According to the scientists, the collision provided sufficient carbonaceous material to account for the entire amount of water on Earth.
A cosmic body that hit the Earth and led to the formation of the Moon about 4.4 billion years ago may have also delivered large quantities of water to our home planet, making it habitable, scientists have found. The Earth is the only terrestrial planet with a large amount of water and a relatively large moon, which stabilises the Earth’s axis. Both were essential for Earth to develop life. The Moon was formed when Earth was hit by a body about the size of Mars, also called Theia. Until now, scientists had assumed that Theia originated in the inner solar system near the Earth. The study, published in the journal Nature Astronomy, showed that Theia comes from the outer solar system, and it delivered large quantities of water to Earth.
“Our approach is unique because, for the first time, it allows us to associate the origin of water on Earth with the formation of the Moon. To put it simply, without the Moon there probably would be no life on Earth,” said Thorsten Kleine, Professor of Planetology at the University of Munster in Germany. The Earth formed in the ‘dry’ inner solar system, and so it is somewhat surprising that there is water on Earth. From earlier studies, it is known that the solar system became structured such that the ‘dry’ materials were separated from the ‘wet’ materials. The ‘carbonaceous’ meteorites, which are relatively rich in water, come from the outer solar system, whereas the drier ‘non-carbonaceous’ meteorites come from the inner solar system. While previous studies have shown that carbonaceous materials were likely responsible for delivering the water to Earth, it was unknown when and how this carbonaceous material — and thus the water — came to Earth.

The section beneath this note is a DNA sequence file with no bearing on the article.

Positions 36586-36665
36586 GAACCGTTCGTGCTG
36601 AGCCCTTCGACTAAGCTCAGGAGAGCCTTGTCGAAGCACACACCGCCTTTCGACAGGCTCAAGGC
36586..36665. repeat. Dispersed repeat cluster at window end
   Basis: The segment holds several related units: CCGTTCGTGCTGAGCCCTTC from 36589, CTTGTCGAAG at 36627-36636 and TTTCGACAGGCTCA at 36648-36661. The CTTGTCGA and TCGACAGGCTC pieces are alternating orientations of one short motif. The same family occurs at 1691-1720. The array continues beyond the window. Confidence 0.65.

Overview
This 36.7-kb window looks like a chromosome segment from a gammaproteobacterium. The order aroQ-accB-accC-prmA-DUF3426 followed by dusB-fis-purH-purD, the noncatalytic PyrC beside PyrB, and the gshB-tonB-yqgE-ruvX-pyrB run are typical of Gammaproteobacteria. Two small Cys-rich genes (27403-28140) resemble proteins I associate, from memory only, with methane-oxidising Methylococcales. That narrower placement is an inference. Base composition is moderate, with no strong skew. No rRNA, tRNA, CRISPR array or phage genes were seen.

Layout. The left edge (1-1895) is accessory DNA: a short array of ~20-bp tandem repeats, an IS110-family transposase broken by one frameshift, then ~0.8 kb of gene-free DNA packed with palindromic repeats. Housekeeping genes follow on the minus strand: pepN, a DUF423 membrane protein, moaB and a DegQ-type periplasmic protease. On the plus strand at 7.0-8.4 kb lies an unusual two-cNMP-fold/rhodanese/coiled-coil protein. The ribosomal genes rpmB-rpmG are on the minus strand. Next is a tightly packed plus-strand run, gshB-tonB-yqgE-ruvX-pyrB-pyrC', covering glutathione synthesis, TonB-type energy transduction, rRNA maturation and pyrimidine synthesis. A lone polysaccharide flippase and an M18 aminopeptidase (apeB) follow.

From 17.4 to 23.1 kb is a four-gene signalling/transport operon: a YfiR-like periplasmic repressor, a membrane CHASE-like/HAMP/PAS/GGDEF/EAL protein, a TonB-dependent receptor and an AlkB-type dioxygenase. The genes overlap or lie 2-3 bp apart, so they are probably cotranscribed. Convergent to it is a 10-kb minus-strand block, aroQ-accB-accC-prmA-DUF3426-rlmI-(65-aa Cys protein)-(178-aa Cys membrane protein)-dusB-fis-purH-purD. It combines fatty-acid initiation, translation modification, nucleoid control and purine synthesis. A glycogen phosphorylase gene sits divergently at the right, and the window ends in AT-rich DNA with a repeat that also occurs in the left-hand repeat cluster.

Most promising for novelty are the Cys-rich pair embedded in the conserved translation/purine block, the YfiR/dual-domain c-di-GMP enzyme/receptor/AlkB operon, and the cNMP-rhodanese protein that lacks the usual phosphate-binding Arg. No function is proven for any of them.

“We have used molybdenum isotopes to answer this question. The molybdenum isotopes allow us to clearly distinguish carbonaceous and non-carbonaceous material, and as such represent a ‘genetic fingerprint’ of material from the outer and inner solar system,” said Gerrit Budde, from the University of Munster. The measurements show that the molybdenum isotopic composition of the Earth lies between those of the carbonaceous and non-carbonaceous meteorites, demonstrating that some of Earth’s molybdenum originated in the outer solar system. The chemical properties of molybdenum play a key role because, as it is an iron-loving element, most of the Earth’s molybdenum is located in the core.
“The molybdenum which is accessible today in the Earth’s mantle, therefore, originates from the late stages of Earth’s formation, while the molybdenum from earlier phases is entirely in the core,” said Christoph Burkhardt, second author of the study. The results show, for the first time, that carbonaceous material from the outer solar system arrived on Earth late. Researchers found that most of the molybdenum in Earth’s mantle was supplied by the protoplanet Theia, whose collision with Earth 4.4 billion years ago led to the formation of the Moon. However, since a large part of the molybdenum in Earth’s mantle originates from the outer solar system, this means that Theia itself also originated from the outer solar system. According to the scientists, the collision provided sufficient carbonaceous material to account for the entire amount of water on Earth.